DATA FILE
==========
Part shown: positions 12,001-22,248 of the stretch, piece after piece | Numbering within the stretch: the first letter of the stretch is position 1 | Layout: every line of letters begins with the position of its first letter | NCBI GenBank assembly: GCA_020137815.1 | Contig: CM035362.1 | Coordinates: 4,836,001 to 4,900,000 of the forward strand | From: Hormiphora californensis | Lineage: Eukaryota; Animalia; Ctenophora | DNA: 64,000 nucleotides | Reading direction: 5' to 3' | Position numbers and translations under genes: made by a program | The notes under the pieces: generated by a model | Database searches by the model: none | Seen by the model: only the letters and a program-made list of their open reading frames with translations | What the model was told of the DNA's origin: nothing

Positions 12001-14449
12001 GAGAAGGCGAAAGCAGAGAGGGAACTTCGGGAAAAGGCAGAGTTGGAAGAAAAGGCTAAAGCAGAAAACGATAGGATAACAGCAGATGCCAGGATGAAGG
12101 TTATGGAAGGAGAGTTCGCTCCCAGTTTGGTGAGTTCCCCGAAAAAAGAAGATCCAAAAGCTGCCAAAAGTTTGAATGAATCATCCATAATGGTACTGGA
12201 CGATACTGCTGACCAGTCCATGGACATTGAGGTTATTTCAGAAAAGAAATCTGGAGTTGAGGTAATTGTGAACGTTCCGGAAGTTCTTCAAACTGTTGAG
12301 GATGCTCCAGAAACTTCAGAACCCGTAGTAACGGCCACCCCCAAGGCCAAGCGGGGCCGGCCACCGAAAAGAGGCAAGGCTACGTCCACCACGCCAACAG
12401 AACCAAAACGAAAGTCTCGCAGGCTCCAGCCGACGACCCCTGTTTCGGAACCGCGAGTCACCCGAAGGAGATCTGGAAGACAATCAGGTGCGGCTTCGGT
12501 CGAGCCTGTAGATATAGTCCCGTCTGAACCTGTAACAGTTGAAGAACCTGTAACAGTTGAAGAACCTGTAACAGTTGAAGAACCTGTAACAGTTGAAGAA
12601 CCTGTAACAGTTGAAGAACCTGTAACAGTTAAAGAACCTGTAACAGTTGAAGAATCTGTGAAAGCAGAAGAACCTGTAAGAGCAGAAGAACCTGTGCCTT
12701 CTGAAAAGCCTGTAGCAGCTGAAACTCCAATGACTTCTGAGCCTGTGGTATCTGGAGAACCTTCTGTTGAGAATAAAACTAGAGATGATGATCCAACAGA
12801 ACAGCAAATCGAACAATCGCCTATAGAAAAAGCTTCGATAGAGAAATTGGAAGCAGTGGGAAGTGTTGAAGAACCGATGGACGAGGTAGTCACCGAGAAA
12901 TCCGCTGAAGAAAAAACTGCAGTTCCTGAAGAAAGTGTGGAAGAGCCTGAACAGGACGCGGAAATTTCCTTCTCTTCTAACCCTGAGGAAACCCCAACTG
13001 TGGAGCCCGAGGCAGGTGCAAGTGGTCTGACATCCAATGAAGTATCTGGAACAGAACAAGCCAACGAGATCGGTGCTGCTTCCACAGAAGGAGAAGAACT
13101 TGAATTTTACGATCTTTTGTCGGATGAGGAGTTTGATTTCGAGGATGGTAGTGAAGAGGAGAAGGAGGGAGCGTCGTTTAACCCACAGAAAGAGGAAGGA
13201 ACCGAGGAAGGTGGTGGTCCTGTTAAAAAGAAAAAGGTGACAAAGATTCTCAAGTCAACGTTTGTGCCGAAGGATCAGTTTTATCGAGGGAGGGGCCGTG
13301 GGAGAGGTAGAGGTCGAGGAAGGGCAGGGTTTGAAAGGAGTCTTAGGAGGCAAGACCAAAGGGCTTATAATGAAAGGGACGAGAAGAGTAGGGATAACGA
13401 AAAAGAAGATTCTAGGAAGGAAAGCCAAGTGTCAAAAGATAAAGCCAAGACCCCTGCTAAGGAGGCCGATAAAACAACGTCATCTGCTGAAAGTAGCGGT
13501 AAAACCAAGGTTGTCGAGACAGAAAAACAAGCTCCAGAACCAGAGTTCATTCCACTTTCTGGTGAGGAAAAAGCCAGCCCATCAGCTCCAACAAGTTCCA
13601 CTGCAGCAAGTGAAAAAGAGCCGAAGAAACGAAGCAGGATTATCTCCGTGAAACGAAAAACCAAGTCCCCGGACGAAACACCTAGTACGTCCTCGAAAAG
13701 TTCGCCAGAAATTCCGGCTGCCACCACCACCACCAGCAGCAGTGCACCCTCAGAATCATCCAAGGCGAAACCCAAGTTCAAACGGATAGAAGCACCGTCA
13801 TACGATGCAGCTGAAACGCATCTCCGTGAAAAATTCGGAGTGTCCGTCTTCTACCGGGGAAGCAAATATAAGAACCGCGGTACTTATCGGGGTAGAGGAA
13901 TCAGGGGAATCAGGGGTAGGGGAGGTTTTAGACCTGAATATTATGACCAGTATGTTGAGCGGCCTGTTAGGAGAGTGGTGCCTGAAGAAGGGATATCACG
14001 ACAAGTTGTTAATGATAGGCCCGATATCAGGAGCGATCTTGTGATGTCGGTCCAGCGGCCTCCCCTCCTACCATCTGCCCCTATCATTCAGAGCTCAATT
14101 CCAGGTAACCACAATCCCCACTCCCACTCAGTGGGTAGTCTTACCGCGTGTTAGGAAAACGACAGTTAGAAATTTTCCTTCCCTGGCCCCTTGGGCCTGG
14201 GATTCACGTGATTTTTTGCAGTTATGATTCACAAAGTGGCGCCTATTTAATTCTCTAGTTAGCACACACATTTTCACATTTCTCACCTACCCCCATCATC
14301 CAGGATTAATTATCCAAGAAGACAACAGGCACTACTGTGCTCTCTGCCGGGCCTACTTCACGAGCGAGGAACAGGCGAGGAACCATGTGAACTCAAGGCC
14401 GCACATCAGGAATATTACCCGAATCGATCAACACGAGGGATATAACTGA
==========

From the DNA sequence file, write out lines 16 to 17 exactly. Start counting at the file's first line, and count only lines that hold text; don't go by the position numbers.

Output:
13301 GGAGAGGTAGAGGTCGAGGAAGGGCAGGGTTTGAAAGGAGTCTTAGGAGGCAAGACCAAAGGGCTTATAATGAAAGGGACGAGAAGAGTAGGGATAACGA
13401 AAAAGAAGATTCTAGGAAGGAAAGCCAAGTGTCAAAAGATAAAGCCAAGACCCCTGCTAAGGAGGCCGATAAAACAACGTCATCTGCTGAAAGTAGCGGT